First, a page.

A bipartisan group of U.S. House of Representatives lawmakers introduced a bill on Tuesday that would bring back the Employee Retention Tax Credit, which expired on Sept. 30. The Employee Retention Tax Credit Reinstatement Act was introduced to Congress by Reps. Carol Miller (R-W. Va.), Kevin Hern (R-Okla.), Stephanie Murphy (D-Fla.), and Terri A. Sewell (D-Ala.)
“By reinstating the ERTC, struggling small businesses can access one of the last remaining pandemic recovery programs to receive the help they need to replenish their workforce and get back on track,” Congresswoman Carol Miller said in a statement. “As we continue to emerge from this public health emergency, we must remember that small businesses in West Virginia and across the country still need our support.”
The ERTC was part of the original CARES Act passed in March 2020 and allowed businesses to receive up to $5,000 per employee in their tax refund if they can prove they had a revenue reduction in 2020. This boost for small businesses officially ended when President Biden signed the $1 trillion infrastructure bill into law in November, which backdated the ERTC claims to Sept. 30 instead of the end of the year.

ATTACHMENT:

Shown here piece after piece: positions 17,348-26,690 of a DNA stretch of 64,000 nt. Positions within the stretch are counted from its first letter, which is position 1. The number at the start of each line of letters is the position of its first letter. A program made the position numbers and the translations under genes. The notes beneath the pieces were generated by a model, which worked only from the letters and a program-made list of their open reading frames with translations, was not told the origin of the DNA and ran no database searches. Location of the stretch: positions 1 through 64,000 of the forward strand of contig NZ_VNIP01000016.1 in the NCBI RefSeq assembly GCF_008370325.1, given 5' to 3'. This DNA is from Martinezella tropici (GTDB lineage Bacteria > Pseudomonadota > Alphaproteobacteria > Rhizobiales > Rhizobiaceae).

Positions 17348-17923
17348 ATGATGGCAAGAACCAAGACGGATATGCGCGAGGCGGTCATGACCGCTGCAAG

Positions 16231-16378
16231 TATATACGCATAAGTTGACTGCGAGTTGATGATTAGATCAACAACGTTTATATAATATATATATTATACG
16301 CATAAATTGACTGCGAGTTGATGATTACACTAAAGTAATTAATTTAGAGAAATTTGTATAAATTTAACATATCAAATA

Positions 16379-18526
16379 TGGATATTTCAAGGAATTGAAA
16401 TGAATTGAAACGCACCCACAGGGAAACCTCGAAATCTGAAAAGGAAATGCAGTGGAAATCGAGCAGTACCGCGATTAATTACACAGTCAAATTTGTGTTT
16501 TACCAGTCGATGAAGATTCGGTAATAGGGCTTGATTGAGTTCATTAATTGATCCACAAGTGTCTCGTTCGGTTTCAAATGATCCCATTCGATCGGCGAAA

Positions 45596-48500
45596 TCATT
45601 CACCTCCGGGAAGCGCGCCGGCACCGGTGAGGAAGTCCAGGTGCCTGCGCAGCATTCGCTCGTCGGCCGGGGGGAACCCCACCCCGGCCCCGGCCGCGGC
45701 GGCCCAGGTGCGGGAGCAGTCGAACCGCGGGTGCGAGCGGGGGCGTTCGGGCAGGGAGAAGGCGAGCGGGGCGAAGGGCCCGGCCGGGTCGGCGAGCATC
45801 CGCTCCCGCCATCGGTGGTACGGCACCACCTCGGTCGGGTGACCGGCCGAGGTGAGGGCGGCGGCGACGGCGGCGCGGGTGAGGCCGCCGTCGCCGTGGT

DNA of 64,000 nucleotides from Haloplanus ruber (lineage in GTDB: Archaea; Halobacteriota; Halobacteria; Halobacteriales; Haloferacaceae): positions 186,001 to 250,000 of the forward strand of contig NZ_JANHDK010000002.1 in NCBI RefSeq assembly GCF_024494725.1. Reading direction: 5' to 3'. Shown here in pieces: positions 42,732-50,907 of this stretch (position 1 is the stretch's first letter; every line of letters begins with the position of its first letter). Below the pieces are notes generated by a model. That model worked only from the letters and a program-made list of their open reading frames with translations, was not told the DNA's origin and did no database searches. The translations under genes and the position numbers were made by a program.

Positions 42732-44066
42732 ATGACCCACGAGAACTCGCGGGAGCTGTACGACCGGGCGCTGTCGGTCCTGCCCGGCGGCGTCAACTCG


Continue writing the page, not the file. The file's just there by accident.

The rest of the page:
Lawmakers in support of extending the ERTC have said that by ending the tax credit in September instead of the end of 2021, it has caused confusion for small businesses and will create chaos come tax season. They are urging Congress to pass the bill as soon as possible.
“As the pandemic has continued this year, ERTC has been an invaluable lifeline for restaurants struggling to recruit and retain workers,” Sean Kennedy, executive vice president of public affairs with the National Restaurant Association said in a statement. “Reinstatement of the employee retention credit will support small business restaurants, their employees and the communities they serve.”
There is no word yet on if or when the bill would be voted on in Congress.
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